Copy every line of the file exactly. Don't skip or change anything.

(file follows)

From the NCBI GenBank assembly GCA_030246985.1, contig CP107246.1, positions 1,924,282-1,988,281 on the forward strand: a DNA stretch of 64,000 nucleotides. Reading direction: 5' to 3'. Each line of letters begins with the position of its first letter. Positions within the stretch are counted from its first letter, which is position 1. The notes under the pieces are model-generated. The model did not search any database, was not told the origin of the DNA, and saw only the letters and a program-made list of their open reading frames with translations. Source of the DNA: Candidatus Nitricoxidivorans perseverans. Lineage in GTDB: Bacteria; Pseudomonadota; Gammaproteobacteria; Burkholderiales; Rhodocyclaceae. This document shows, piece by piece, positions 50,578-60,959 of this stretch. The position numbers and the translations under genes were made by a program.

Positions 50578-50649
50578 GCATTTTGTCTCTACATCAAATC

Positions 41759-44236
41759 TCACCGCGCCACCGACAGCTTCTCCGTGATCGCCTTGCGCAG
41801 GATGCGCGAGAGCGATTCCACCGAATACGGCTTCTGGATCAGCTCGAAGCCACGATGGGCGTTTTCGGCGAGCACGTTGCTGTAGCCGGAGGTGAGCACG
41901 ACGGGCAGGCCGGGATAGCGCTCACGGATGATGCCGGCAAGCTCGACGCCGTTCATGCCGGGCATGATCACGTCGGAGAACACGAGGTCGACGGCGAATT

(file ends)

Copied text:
From the NCBI GenBank assembly GCA_030246985.1, contig CP107246.1, positions 1,924,282-1,988,281 on the forward strand: a DNA stretch of 64,000 nucleotides. Reading direction: 5' to 3'. Each line of letters begins with the position of its first letter. Positions within the stretch are counted from its first letter, which is position 1. The notes under the pieces are model-generated. The model did not search any database, was not told the origin of the DNA, and saw only the letters and a program-made list of their open reading frames with translations. Source of the DNA: Candidatus Nitricoxidivorans perseverans. Lineage in GTDB: Bacteria; Pseudomonadota; Gammaproteobacteria; Burkholderiales; Rhodocyclaceae. This document shows, piece by piece, positions 50,578-60,959 of this stretch. The position numbers and the translations under genes were made by a program.

Positions 50578-50649
50578 GCATTTTGTCTCTACATCAAATC

Positions 41759-44236
41759 TCACCGCGCCACCGACAGCTTCTCCGTGATCGCCTTGCGCAG
41801 GATGCGCGAGAGCGATTCCACCGAATACGGCTTCTGGATCAGCTCGAAGCCACGATGGGCGTTTTCGGCGAGCACGTTGCTGTAGCCGGAGGTGAGCACG
41901 ACGGGCAGGCCGGGATAGCGCTCACGGATGATGCCGGCAAGCTCGACGCCGTTCATGCCGGGCATGATCACGTCGGAGAACACGAGGTCGACGGCGAATT